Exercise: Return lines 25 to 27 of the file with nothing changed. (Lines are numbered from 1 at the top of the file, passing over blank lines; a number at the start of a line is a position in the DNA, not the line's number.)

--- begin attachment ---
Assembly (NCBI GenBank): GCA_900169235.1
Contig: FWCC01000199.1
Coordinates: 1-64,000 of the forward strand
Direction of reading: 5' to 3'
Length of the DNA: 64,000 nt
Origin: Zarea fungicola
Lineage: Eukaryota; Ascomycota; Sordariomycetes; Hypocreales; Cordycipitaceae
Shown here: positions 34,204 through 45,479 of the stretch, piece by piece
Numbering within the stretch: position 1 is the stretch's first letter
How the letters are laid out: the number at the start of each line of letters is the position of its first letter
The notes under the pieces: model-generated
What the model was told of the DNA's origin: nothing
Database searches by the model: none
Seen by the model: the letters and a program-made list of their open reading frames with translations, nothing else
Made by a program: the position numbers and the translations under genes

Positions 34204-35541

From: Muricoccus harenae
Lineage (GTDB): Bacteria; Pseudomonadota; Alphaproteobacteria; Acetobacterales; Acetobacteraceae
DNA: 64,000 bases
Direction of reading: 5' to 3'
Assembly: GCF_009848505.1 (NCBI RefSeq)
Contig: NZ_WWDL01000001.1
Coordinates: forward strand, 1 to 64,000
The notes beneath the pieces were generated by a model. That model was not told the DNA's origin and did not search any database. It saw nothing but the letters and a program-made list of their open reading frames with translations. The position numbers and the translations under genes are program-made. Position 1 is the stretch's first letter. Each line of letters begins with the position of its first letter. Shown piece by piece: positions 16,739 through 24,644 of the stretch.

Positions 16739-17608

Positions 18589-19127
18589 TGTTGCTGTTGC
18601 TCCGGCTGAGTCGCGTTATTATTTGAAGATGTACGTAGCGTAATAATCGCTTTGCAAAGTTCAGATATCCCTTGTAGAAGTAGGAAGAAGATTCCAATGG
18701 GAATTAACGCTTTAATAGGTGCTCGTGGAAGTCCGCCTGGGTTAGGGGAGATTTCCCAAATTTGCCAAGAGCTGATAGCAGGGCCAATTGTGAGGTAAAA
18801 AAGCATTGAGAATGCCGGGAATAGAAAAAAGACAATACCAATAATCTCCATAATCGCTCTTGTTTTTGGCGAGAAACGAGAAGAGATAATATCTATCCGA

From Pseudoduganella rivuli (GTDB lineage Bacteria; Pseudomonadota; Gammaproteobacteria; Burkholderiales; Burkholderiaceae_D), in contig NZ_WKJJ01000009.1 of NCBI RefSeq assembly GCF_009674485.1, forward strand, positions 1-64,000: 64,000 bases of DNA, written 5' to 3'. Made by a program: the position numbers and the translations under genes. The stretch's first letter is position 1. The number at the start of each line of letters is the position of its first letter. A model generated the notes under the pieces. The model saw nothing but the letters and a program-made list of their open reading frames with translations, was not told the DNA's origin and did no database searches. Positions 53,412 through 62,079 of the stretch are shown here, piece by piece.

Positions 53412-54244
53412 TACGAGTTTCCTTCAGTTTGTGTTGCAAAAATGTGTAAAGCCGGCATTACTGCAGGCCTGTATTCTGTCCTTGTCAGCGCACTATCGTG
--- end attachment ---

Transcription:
Positions 16739-17608

Positions 18589-19127
18589 TGTTGCTGTTGC